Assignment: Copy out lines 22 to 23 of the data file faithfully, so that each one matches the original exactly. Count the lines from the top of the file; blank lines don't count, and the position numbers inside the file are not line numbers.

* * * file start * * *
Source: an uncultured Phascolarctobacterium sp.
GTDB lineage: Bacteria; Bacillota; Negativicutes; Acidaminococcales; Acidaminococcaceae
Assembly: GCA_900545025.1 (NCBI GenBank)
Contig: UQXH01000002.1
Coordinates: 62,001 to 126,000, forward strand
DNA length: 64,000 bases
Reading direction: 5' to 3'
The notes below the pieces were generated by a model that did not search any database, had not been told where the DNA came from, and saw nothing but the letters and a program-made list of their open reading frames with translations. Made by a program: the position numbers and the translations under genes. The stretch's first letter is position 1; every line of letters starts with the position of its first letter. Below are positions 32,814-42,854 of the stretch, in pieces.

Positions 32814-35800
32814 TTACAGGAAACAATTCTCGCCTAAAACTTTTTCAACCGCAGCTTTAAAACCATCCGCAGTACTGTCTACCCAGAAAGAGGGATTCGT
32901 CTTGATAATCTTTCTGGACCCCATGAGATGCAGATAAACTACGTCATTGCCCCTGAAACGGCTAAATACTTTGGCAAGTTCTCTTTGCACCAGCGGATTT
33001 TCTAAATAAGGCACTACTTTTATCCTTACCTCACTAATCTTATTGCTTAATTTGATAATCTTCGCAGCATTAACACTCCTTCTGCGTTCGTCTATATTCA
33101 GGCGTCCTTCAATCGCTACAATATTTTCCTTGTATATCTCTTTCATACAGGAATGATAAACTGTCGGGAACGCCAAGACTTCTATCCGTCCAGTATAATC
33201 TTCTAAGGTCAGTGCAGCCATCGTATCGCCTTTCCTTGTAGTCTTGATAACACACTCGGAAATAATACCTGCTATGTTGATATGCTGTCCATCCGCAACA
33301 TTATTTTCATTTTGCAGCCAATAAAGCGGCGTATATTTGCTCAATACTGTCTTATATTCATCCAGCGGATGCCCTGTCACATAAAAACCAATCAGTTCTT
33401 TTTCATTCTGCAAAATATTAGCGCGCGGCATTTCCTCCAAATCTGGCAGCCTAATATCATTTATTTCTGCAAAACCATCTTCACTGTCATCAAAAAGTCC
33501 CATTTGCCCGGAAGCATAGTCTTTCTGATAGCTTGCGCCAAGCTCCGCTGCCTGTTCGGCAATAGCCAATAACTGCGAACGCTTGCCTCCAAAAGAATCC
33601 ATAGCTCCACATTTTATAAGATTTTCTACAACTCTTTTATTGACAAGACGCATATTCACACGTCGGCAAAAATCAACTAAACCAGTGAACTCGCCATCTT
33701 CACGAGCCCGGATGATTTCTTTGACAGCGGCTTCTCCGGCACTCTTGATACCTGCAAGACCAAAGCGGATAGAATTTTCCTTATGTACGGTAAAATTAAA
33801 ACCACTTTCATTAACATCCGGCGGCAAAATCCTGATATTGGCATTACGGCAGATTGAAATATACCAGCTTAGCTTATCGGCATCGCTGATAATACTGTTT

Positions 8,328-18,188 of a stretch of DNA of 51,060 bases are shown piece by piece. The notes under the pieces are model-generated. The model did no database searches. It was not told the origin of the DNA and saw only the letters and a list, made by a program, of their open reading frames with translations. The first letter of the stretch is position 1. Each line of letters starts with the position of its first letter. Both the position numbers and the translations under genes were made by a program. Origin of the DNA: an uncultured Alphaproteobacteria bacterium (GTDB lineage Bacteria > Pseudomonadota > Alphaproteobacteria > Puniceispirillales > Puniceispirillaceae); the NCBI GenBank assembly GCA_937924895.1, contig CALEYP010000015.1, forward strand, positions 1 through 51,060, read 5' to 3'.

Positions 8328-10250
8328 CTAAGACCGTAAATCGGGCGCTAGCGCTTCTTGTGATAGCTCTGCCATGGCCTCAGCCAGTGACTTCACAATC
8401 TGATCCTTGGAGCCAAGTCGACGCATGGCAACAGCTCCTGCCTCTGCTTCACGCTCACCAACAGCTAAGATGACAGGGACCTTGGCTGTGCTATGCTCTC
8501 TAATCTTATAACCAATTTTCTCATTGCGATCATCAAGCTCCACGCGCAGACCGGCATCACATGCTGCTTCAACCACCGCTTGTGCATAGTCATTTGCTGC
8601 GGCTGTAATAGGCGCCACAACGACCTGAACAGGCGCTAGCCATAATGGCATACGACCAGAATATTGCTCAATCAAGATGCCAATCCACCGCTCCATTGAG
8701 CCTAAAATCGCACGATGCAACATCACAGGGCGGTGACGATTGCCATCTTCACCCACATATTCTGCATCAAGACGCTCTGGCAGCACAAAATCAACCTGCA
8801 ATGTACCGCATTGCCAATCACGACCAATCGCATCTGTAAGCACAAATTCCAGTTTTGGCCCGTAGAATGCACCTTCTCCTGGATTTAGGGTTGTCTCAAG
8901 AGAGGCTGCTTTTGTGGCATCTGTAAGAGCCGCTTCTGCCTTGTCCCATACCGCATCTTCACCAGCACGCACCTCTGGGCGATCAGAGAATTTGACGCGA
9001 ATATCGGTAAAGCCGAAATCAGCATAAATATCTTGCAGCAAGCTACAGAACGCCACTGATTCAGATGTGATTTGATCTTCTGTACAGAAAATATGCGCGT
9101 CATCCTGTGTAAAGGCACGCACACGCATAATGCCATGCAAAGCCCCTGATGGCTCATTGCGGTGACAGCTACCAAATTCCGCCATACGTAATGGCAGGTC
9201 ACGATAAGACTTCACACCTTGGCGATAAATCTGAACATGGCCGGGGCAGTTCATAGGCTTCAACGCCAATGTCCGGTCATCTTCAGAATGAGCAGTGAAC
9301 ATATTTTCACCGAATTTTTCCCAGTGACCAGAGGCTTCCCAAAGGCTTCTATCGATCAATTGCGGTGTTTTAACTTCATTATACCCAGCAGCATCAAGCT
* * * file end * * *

Positions 8328-10250
8328 CTAAGACCGTAAATCGGGCGCTAGCGCTTCTTGTGATAGCTCTGCCATGGCCTCAGCCAGTGACTTCACAATC